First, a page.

Indulge me; this is personal.
Yesterday someone called my 91-year-old grandmother and convinced her to send a check for $7,500 through the mail as fees required to collect lottery winnings. Late in the day alarm bells rang in her head and her retirement community was able to retrieve the check from their in-house mailbox. The caller also convinced her to give her account numbers, which we have already changed.
The caller identified himself as Johnathan Kramer. He asked her to write a check to Gail Poller and send it to 1502 Cumberland Court SE, Smyrna, Georgia 30080. Google reveals that address is a condominium up for sale.
In experienced derived from my former life as a federal prosecutor, I know that it is common for scamsters to use houses up for sale as mail drops, as they can check the mailboxes and collect checks without being detected if the owners are not living there. I should point out that there is no evidence whatsoever that anyone actually owning that address is in on the scam. It is far more probable that they are collateral victims of the scam. (For that matter, the names used could be fictitious, or could be the names of innocent people who are themselves victims of identity fraud.)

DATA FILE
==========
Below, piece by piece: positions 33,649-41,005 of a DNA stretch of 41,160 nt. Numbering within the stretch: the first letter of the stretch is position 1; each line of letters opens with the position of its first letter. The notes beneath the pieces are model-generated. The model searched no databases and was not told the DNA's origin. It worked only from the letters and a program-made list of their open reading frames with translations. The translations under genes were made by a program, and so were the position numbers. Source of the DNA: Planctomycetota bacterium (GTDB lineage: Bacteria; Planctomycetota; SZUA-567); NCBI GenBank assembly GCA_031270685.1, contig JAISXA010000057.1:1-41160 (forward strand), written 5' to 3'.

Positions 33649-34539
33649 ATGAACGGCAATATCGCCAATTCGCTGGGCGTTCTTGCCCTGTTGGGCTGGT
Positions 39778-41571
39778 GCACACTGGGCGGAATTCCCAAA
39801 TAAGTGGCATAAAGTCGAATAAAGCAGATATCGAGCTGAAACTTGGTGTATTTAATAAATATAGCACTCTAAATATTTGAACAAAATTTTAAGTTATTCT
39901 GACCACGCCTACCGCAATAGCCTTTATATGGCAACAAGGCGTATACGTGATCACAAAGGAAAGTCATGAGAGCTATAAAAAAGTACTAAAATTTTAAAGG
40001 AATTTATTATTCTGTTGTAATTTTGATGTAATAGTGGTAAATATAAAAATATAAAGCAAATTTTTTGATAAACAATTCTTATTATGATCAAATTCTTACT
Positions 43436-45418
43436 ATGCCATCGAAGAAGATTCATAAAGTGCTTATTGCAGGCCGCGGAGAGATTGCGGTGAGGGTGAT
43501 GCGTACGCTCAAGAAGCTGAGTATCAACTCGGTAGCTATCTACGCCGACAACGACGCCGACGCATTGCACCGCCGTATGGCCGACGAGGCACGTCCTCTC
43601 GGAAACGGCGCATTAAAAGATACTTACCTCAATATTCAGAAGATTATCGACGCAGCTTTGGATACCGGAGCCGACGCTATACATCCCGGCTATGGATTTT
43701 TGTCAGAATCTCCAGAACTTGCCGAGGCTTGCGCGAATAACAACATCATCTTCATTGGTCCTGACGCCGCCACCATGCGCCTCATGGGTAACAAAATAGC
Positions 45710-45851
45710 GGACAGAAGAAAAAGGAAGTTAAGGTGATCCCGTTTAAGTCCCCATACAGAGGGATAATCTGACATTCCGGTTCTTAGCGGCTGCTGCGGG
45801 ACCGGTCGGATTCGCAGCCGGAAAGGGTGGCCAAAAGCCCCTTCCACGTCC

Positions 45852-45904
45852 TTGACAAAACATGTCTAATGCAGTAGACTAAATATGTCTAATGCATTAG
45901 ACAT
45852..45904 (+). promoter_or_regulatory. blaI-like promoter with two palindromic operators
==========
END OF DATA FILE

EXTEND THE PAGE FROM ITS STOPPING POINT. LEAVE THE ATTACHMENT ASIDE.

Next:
I'm putting this information online in hopes that it will generate search engine hits if anyone conducts any searches before sending a check, or if any family member of a victim or law enforcement searches for the terms. Contact me at ken [at] popehat [dot] com.
Last 5 posts by Ken White
- Department of Justice Uses Search Warrant To Get Data On Visitors to Anti-Trump Site - August 14th, 2017
- America At The End of All Hypotheticals - August 14th, 2017
- Lawsplainer: Why John Oliver Is Anti-Diversity Now - August 11th, 2017
- Anatomy of a Scam, Chapter 15: The Wheels, They Grind - August 10th, 2017
- We Interrupt This Grand Jury Lawsplainer For A Search Warrant Lawsplainer - August 9th, 2017